48 Hours in Franklin – Mock Trial Final Four

In a period of about 48 hours over the weekend of March 17th and 18th, several Franklin High School student groups, teams, and organizations took part in various competitions and playoff games. Pantherbook is proud to launch a series entitled “48 Hours in Franklin”  that allows the students to share their experiences of those days.
Our second part of the series is written by FHS sophomores JoJo Yang and Krissy Stoyanova, who participated in the Mock Trials Final Four Competition on Friday, March 17th.

     To get in the Final Four you need to come out first in your pool of three to five schools. After that you must consecutively win three trials in a row. That’s three trials where a mistake could cost the competition, and it doesn’t get any easier. And that is exactly what our Franklin Mock Trial team did.

Often, people don’t have much more of an idea of what Mock Trial is beyond a few attorneys and witnesses, and maybe a judge with a gavel. However, it also involves a battle of wits between two schools, vying for the judge’s decision to land on their side, prosecution or defense.

In the case for this year, a battle hardened Afghanistan veteran named Sazer Larson is being tried for first degree murder. On a July 4th fireworks show, she claimed that she had a hallucination brought on by PTSD, leading her to shoot a high school enemy, Jaime Frosh. Now, everyone agrees that Sazer shot Jamie. The question is, did Sazer have PTSD? It is the prosecution’s job to prove beyond a reasonable doubt that she did not have PTSD, and prove that she had been planning to kill Jamie at the show. Witnesses, including experts in PTSD, are brought onto the stand, telling their side of the facts as convincingly as possible.

However, in Mock Trial, the conviction of the witness is not the priority. The winner of the trial is determined by points, up to ten for each role. Every attorney and witness is given a score based on their performance. Attorney performances are judged on their poise and knowledge of the law, shown through arguing objections. In order to get the highest score possible, attorneys need to think quickly on their feet, taking in the opposing attorney’s argument and coming up with the best rebuttal on the spot. Witnesses are judged more on their ability on portraying their character accurately, and fighting their opposing questions if needed.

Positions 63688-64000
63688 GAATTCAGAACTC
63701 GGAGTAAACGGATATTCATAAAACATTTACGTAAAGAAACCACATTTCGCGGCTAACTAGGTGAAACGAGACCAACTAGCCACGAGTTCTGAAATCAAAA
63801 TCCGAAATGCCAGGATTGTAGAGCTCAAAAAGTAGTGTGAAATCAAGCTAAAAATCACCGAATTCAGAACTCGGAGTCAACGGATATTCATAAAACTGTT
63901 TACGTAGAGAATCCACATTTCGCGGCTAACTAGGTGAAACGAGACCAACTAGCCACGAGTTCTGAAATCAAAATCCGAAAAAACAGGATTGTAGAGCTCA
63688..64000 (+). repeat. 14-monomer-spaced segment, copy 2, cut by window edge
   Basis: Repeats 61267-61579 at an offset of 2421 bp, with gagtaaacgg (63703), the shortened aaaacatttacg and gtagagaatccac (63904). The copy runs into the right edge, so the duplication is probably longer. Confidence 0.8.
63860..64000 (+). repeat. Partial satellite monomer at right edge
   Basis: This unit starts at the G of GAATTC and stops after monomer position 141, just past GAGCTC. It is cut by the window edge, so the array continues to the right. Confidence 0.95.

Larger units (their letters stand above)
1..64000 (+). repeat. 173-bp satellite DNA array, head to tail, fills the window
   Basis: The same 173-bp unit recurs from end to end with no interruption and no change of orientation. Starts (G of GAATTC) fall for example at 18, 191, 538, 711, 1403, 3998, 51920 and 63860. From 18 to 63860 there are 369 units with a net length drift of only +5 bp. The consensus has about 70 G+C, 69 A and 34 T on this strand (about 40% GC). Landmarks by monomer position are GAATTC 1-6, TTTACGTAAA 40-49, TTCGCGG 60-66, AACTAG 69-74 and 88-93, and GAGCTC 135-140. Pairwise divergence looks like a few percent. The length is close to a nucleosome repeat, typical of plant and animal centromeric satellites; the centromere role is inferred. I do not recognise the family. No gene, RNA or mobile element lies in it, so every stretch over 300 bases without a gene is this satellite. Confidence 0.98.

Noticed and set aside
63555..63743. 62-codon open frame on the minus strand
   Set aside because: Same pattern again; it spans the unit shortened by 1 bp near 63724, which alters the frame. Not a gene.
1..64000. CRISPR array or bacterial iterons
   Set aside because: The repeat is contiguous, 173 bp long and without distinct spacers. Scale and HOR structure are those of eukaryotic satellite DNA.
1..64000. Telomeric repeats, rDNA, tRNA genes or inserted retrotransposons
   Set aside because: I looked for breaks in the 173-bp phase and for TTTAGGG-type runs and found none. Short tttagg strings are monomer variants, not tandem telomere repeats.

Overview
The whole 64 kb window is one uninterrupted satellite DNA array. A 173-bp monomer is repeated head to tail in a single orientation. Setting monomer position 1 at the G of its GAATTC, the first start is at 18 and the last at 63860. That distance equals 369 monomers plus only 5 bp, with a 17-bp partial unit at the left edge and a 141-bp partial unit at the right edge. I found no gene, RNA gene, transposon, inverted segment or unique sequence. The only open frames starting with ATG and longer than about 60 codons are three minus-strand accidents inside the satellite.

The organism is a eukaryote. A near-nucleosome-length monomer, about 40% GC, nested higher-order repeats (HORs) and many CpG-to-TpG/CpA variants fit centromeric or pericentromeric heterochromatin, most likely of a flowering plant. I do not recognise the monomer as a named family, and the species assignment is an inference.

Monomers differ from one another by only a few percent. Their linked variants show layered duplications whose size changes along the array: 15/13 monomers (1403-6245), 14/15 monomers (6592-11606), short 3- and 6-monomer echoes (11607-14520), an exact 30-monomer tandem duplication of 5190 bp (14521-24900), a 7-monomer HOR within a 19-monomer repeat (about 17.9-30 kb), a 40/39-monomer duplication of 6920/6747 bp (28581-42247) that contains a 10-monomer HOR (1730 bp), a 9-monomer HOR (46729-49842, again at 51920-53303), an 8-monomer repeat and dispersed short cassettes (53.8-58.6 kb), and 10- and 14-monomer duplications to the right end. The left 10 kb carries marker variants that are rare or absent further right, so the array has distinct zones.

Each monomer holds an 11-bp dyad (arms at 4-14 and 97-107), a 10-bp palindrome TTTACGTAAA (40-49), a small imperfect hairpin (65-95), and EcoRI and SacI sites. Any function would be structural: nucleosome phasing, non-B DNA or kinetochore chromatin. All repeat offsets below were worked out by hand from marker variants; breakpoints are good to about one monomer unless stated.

Of course, it’s also helpful to be as prepared as possible, to limit the amount of times you might be caught unaware in the courtroom. That’s where practices come in. The varsity Mock Trial team meets Mondays before school at 6:15, but don’t worry, there’s free donuts. We also meet Thursdays at 7 pm, where there is still plenty of snacks. As we near the start of the competition, we start to hold captain’s practices, meeting at a mocker’s house over the weekend or a break. During practices, we have whole group discussions, but we also break apart into defense and prosecution, or even smaller, with two attorneys to a witness. The goal of these practices is to cover every eventuality, every potential objection the opposing team might try to throw at you. That way, come a real Mock Trial, you keep your composure the whole way through.

On an actual trial day, we walk into a real courthouse, and try to get as comfortable as possible on hard wooden benches. We flip a coin, and winners get to choose the side they go as. The atmosphere tenses up the moment the judge walks in, and the trial begins promptly. Notes are passed, whispers are said, and objections are emphatically declared as the attorney leaps to their feet.

Finally, the closing arguments are delivered, and the entire courtroom waits with bated breath as the judge leaves to contemplate their scores. When they come back, two results are declared- the guilt of the defendant, and the winner of the trial. After what seems like an eternity, the judge finally announces the result, and the winners share small smiles and sighs of relief. The judge leaves, and that’s when we can finally lose the solemn attitude and celebrate our win. The courtroom fills with excited chatter and congratulations from both sides on a job well done, and we file back onto the bus. There’s enthusiastic retellings of objections well fought, responses well said, and courtroom  you-had-to-be-there moments. And we walk off that bus victorious once again.